the probability of the result actually obtained, constitutes *P*.

The point is that determining which outcomes of an experiment or survey are
more extreme than the observed one, so a *P*-value can be calculated,
requires knowledge of the intentions of the investigator (Berger and Berry
1988). Hence, *P*, the outcome of a statistical hypothesis test, depends
on results that were not obtained, that is, something that did not happen,
and what the intentions of the investigator were.

*P* is calculated under the assumption that the null hypothesis is true.
Most null hypotheses tested, however, state that some parameter equals zero,
or that some set of parameters are all equal. These hypotheses, called point
null hypotheses, are almost invariably known to be false before any data are
collected (Berkson 1938, Savage 1957, Johnson 1995). If such hypotheses are
not rejected, it is usually because the sample size is too small (Nunnally
1960).

To see if the null hypotheses being tested in *The Journal of Wildlife
Management* can validly be considered to be true, I arbitrarily selected
two issues: an issue from the 1996 volume, the other from 1998. I scanned
the results section of each paper, looking for *P*-values. For each *P*-value
I found, I looked back to see what hypothesis was being tested. I made a very
biased selection of some conclusions reached by rejecting null hypotheses;
these include: (1) the occurrence of sheep remains in coyote (*Canis latrans*)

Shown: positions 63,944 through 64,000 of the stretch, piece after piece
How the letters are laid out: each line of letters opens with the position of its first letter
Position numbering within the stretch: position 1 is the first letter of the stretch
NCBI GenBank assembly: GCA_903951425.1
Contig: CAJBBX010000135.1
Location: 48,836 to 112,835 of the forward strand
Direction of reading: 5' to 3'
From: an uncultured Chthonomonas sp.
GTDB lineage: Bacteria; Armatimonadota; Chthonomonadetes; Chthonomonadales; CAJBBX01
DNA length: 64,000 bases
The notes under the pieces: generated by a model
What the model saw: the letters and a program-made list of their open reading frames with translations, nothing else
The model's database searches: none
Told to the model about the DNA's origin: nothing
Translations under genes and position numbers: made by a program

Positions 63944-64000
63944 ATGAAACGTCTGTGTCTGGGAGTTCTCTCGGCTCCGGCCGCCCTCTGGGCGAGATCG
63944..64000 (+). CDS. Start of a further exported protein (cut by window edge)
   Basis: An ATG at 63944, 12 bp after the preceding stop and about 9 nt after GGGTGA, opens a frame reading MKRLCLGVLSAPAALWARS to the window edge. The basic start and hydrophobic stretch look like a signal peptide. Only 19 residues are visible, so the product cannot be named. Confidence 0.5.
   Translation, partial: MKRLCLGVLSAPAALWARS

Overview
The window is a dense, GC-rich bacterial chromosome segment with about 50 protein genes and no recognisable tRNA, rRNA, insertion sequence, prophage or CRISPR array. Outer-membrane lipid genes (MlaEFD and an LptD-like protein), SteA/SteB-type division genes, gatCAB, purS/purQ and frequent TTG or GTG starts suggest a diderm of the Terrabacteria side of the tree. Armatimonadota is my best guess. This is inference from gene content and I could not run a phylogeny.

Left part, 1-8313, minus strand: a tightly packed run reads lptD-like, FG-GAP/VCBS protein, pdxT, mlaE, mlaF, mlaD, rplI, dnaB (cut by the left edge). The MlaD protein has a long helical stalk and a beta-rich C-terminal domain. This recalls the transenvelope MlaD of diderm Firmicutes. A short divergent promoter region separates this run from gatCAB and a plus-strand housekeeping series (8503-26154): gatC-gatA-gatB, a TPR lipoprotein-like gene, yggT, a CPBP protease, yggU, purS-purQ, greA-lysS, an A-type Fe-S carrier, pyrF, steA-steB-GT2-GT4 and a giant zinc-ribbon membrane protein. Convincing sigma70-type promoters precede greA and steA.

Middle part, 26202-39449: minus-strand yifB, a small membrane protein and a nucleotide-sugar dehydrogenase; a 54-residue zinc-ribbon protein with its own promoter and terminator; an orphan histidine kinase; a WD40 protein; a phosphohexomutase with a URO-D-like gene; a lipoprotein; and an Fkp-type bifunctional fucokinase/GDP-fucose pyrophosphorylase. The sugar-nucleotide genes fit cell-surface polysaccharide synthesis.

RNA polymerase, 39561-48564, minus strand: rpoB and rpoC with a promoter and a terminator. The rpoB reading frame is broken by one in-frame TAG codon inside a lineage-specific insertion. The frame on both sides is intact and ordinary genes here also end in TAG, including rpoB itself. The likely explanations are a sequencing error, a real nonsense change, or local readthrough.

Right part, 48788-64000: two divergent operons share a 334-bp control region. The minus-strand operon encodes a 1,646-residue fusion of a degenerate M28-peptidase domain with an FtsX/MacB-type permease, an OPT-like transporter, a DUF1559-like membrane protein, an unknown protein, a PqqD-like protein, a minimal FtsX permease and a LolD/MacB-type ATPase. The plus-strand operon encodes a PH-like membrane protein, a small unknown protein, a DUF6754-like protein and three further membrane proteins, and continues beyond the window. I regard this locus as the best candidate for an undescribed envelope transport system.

scats differed among seasons (*P* = 0.03, *n* = 467), (2) duckling
body mass differed among years (*P* < 0.0001), and (3) the density of
large trees was greater in unlogged forest stands than in logged stands (*P*
= 0.02). (The last is my personal favorite.) Certainly we knew before any
data were collected that the null hypotheses being tested were false. Sheep
remains certainly must have varied among seasons, if only between 61.1% in
1 season and 61.2% in another. The only question was whether or not the sample
size was sufficient to detect the difference. Likewise, we know before data
are collected that there are real differences in the other examples, which
are what Abelson (1997) referred to as "gratuitous" significance testing—testing
what is already known.

Three comments in favor of the point null hypothesis, such as µ = µ_{0}.
First, while such hypotheses are virtually always false for sampling studies,
they may be reasonable for experimental studies in which subjects are randomly
assigned to treatment groups (Mulaik et al. 1997). Second, testing a point
null hypothesis in fact does provide a reasonable approximation to a more
appropriate question: is µ nearly equal to µ_{0} (Berger and Delampady
1987, Berger and Sellke 1987), if the sample size is modest (Rindskopf 1997).
Large sample sizes will result in small *P*-values even if µ is nearly
equal to µ_{0}. Third, testing the point null hypothesis is mathematically
much easier than testing composite null hypotheses, which involve noncentrality
parameters (Steiger and Fouladi 1997).

The bottom line on *P*-values is that they relate to data that were
not observed under a model that is known to be false. How meaningful can they
be? But they are objective, at least; or are they?

If the null hypothesis truly is false (as most of those tested really are),
then *P* can be made as small as one wishes, by getting a large enough
sample. *P* is a function of (1) the difference between reality and the
null hypothesis and (2) the sample size. Suppose, for example, that you are
testing to see if the mean of a population (µ) is, say, 100. The null hypothesis
then is H_{0}: µ = 100, versus the alternative hypothesis of H_{1}:
µ 100. One might use
Student's *t*-test, which is

where is the mean of the
sample, S is the standard deviation of the sample, and *n* is the sample